The back has Mahogany wings, Wenge and Flame Maple accents and a Bubinga “backbone”. The top is Quilted Maple. The neck is Birdseye Maple with Cocobolo, Wenge and Flame Maple accents. Fingerboard is Birdseye Maple with Crotch Walnut markers.
Frets are Dunlop Jumbo 6120’s. Tuners are Fender American Standard. Scale is 25.5 in. Bridge is a Schaller Non-Tremolo Roller. Knobs are Flame Maple and Crotch Walnut. Pickups are ceramic P-90’s from GuitarMadness with covers modified with Burl Walnut veneer.
This is my 5th build with the first 4 dating back to the 70’s. For myself, the guitar building is simply a rewarding hobby. I’ve worked on projects on and off, usually with a couple decades in between. I’m retired now having spent 20 years in the bowling business and another 20 as a secondary math teacher. Thanks to the housing market and interest rates of the post-COVID world in 2020 I’ve been able to purchase a house with a decent sized basement to house the tools I’ve accumulated over the years.
Back in the 70’s I earned a AA degree in electronics and got a job in a music store that catered to guitars.
During my time there I modified a couple guitars adding pickups etc. which was the initial spark to my interest in guitar making.
I also met a local man who had a violin shop. He was also a maker and he let me apprentice one summer. This got me started trying to learning about violin making, but in the 70’s crafts like this were still highly guarded secrets, no plethora of YouTube videos looking to be shared. I did however find a book on electric guitar making which at least gave me a start.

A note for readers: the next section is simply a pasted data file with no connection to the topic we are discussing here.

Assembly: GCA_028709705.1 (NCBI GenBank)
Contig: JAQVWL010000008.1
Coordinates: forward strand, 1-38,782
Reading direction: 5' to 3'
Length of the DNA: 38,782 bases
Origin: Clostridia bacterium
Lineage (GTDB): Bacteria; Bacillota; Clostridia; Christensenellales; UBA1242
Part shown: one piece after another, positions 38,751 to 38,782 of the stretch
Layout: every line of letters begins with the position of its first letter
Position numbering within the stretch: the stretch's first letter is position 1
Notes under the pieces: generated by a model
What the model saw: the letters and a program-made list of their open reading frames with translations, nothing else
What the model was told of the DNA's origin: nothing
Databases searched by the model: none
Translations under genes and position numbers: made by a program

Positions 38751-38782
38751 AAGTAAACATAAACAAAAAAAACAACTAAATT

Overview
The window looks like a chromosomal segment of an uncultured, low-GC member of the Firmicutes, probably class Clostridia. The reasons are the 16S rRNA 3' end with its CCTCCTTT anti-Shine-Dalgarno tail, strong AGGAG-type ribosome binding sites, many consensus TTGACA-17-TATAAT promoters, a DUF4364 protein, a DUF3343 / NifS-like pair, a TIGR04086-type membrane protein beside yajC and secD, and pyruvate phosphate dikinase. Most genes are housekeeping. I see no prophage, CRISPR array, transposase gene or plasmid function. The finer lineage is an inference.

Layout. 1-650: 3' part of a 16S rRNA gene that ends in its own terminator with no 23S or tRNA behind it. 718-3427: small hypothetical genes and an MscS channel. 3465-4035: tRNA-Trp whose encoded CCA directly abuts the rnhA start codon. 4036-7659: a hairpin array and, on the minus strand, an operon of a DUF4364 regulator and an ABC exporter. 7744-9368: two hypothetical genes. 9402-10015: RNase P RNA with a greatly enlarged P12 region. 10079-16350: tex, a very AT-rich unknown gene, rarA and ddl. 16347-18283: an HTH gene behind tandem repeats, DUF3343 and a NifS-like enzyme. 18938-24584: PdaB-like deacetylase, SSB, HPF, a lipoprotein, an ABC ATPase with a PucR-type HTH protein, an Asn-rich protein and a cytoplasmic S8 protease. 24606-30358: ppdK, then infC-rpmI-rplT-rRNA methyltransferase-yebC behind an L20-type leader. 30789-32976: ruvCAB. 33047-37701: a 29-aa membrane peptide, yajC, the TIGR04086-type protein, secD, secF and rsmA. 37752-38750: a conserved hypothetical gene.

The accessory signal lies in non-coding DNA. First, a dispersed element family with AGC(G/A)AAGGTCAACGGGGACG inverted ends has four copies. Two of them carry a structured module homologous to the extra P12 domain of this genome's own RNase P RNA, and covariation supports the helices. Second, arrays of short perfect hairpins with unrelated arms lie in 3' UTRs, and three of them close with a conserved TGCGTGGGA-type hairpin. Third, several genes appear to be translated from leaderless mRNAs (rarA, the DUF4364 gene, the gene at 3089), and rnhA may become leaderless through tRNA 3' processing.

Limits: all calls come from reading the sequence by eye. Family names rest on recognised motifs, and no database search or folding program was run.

I began this build mainly by playing with the Birdseye/Cocobolo neck block I had made about 20 years ago. Once I saw it was going to work out, I figured I might as well make a body to go with it. I mapped out the design using the wood I had on hand and the same outline as my last project. For this one I added an extension to the neck pocket to gain access to the higher register frets. I like the simple way the P-90 pickups are mounted so I went with them. I chose to use the cheaper GuitarMadness ceramic versions; I figure they are good enough for my needs and would be easy to upgrade if needed. At first I just wired both pickups together, but when that didn’t work so good I added a DPDT ON/ON/ON switch for Neck/Both/Bridge configuration. I did some carving (more like rounding) of the body and chose to lower the area where the knobs are placed. Finishing has always been my Kryptonite so I went with TruOil and forced myself to take my time.
I posted a log of this build mixed in with ones from the previous guitar: https://www.projectguitar.com/forums/ topic/54390-starting-a-new-build-after-a-brief-pause/